ming, until the fall of 1878; promoted to be 
]\Iajor Fourth U. S. Infantry in 1876, and in 
1878 transferred to the Pay Corps, stationed 
successively at Omaha, Fort Sidney, Omaha, 
Fort Buford, D. T., Pueblo and Denver; and 
on sick leave dating from March 7, 1884. 

After more than thirty years of army ser- 
vice, nineteen of them on the Frontier among 
the Indians, and four full years in the war, 
his health failed so that he could no longer 


staud the strain of active service, and at his 
own request he was retired, July 2, 1891. 

Reference has been made to General 
Thomas's literary- tastes. His love of music 
was very marked. He made quite a stud}' of 
its technical difficulties and played iipon the 
piano with expression and skill. He was 
fond of 3'achting, driving and horseback ; and 
of travel, mingling a keen stud}' of human 
nature with a genuine love of architecture 
and fine works of art. 

In quotation he was quick and read}-, the 
right phrase springing instantly to his lips, 
for he was a good scholar and memorized 
remarkably well. Naturally this quick wit 
and fondness for books set his own pen in 
action. He had a literary style of a rather 
rare distinction — epigrammatic, spirited and 
keen. As illustrations of his ability as a 
writer, one might quote from an exceedingly 
accurate and interesting chapter which he 
contributed to his brother's book, " Sweden 
and the Swedes," entitled "The King and 
His Men." It gives an excellent idea of the 
military manoeuvres of the army at the bien- 
nial grand encampment, with accounts of the 
mock charges and encounters reproduced with 
a noteworthy verve and originality. 

The same graphic force and clear-cut liter- 
ary style are prominent in his " Century War 
Series " contribution on the colored troops at 


Petersburg. The fearful assault aud charge 
into the crater^ followiug the mine explosion, 
is given with great vigor, and the recital 
has the unmistakable story teller's art where 
General Thomas writes out the bars of 
music to 

" We-e looks like ine-en a-a-marchin' on, 
We looks li-ike ineii-er-war." 

Or again where he describes some of his 
men, in the midst of bloodshed and slaughter, 
spell-bound by the heroic action of young 
Lieutenant Pennell, " this superb bo}-," he 
says, " who was an onl}- child of an old Mass- 
achusetts clergjman, and to me as Jonathan 
to David." A characteristic production also 
is his " Twentj'-two Hours' Prisoner of War 
in Dixie," given at a meeting of the Loyal 
Legion and recently published by them, 
where a wonderfully powerful description of 
the battlefield strewn with the dead intro- 
duces his recital, merging into a most realistic 
and thrilling account of his entry b}- mistake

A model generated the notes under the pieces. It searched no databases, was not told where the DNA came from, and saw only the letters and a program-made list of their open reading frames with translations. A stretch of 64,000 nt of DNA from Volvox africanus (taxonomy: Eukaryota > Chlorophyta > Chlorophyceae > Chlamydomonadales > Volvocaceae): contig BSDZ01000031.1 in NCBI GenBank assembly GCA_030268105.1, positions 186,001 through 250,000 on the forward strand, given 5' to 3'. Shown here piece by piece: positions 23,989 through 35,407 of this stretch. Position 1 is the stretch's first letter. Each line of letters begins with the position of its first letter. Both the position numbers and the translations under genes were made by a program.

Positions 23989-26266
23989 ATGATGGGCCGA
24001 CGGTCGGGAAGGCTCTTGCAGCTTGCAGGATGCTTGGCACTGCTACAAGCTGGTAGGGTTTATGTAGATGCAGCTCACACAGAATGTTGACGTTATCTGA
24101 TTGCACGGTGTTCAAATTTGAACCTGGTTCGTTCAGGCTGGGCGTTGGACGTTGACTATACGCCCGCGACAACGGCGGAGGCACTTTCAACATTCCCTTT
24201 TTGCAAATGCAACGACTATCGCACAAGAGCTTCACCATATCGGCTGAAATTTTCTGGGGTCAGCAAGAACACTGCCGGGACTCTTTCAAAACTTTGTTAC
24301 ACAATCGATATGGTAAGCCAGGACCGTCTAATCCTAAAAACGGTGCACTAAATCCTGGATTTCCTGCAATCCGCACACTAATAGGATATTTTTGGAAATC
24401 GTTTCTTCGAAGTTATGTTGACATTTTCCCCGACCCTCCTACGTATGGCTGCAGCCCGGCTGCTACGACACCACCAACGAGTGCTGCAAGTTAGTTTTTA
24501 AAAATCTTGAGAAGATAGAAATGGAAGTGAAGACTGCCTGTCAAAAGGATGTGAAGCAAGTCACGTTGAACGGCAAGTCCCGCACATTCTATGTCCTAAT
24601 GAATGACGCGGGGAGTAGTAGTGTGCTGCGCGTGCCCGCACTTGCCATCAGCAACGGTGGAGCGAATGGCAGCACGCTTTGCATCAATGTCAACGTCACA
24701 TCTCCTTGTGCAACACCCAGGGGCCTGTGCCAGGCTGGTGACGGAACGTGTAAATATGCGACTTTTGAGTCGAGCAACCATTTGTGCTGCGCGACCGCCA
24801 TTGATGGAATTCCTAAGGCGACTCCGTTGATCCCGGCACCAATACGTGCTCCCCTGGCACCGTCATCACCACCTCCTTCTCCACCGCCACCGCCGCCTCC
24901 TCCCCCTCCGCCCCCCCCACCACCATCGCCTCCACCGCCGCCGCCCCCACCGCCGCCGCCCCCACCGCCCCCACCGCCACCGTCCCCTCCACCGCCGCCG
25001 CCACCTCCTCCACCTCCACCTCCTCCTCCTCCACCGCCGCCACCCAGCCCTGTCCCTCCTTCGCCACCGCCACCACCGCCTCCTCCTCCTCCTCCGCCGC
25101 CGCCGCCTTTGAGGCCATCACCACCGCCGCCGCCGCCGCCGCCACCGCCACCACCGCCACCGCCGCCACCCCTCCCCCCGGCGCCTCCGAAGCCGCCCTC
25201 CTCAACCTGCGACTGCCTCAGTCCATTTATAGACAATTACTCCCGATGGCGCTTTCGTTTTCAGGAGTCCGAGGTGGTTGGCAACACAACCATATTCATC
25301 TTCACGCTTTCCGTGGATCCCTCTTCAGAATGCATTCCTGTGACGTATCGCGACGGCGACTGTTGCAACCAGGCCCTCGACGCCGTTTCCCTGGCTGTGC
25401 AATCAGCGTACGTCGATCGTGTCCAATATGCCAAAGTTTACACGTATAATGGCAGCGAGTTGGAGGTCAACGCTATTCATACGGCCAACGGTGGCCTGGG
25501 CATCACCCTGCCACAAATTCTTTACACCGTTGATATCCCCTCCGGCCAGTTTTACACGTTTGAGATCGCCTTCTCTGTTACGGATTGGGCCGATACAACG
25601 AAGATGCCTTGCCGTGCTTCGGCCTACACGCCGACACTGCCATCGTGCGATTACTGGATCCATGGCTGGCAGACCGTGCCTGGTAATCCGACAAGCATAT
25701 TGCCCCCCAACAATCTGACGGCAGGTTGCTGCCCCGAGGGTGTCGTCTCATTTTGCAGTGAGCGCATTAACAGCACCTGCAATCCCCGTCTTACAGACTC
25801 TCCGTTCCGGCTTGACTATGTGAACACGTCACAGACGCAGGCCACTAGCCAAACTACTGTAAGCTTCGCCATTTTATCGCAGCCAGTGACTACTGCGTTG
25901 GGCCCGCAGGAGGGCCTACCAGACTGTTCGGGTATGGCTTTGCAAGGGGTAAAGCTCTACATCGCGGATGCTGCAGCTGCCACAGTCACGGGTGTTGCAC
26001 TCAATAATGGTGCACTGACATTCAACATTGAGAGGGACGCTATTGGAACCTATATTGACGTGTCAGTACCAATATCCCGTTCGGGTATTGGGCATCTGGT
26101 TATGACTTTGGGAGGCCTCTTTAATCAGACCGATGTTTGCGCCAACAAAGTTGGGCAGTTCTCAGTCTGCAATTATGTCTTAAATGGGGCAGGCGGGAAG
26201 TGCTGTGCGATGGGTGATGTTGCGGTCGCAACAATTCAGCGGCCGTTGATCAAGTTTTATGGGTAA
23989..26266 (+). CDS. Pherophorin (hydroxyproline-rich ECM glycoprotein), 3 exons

into the rebel camp and of how he fared 
in the enem3''s midst. Here again unity, 
strong construction and the use of climax 
mark the natural raconteur and writer — the 
man who can tell a story or can equally well 
deliver it bj^ the stroke of an effective pen. 

Upon the occasions of General Thomas's 
various promotions many especiall}' interest- 
ing, recommendator}' letters were forthcom- 


iug; from the officers and men of the Colored 
Troops (though at this time General Thomas 
had resigned the Colonelcy of the Nineteenth 
U. vS. Colored Troops) ; from Governor An- 
drew, endorsing these rec[uests; from \\^illiam 
Pitt Fessenden, Governors Coburn, Washburn 
and Cony, Senators Morrill and Hamlin, Gen- 
eral Burnside, Major Casey and IMajor Gordon, 
Colonel Bunnell, Colonel Howard and others. 

Governor Andrew writes to Secretar}' Stan- 
ton, November 6, 1S64, as follows: 

" I have the honor to join in the recommen- 
dations of Col. H. G. Thomas, a Captain of 
the Eleventh U. S. Infantry and Colonel of 
the Nineteenth U. S. Colored Troops, to be 
appointed Brigadier-General of Colored Troops. 
He is one of the first officers who in the Reg- 
ular Army sought an appointment in this 
branch of the service, in which he is reported 
to have accjuitted himself with honor. 

"I had occasion to form the acquaintance 
of Colonel Thomas while he was on staff duty 
in Massachusetts during the year 1862, where 
I received an agreeable impression of his 
fidelity' and capacit}' as a useful and zealous 

In 1884 Governor Robie wrote to General 
Rochester, Pajanaster General U. S. A., in 
regard to a change of station for General 
Thomas : " I have been long acquainted with 


the members of his family in Maine. The}^ 
are held in high estimation by myself and 
the citizens of onr vState and are descrying of 
great consideration for what they haye done 
for its religious, political, social and material 
prosperity. I understand from his \yorth3^ 
and venerable father, who is now in advanced 
3'ears [Mr. Thomas, senior, liv^ed, strong in 
mind and body, thirteen j'ears after this 
date I, tliat tlie General is suffering in his 
health in consequence of long-continued ser- 
vice in the extreme western portions of our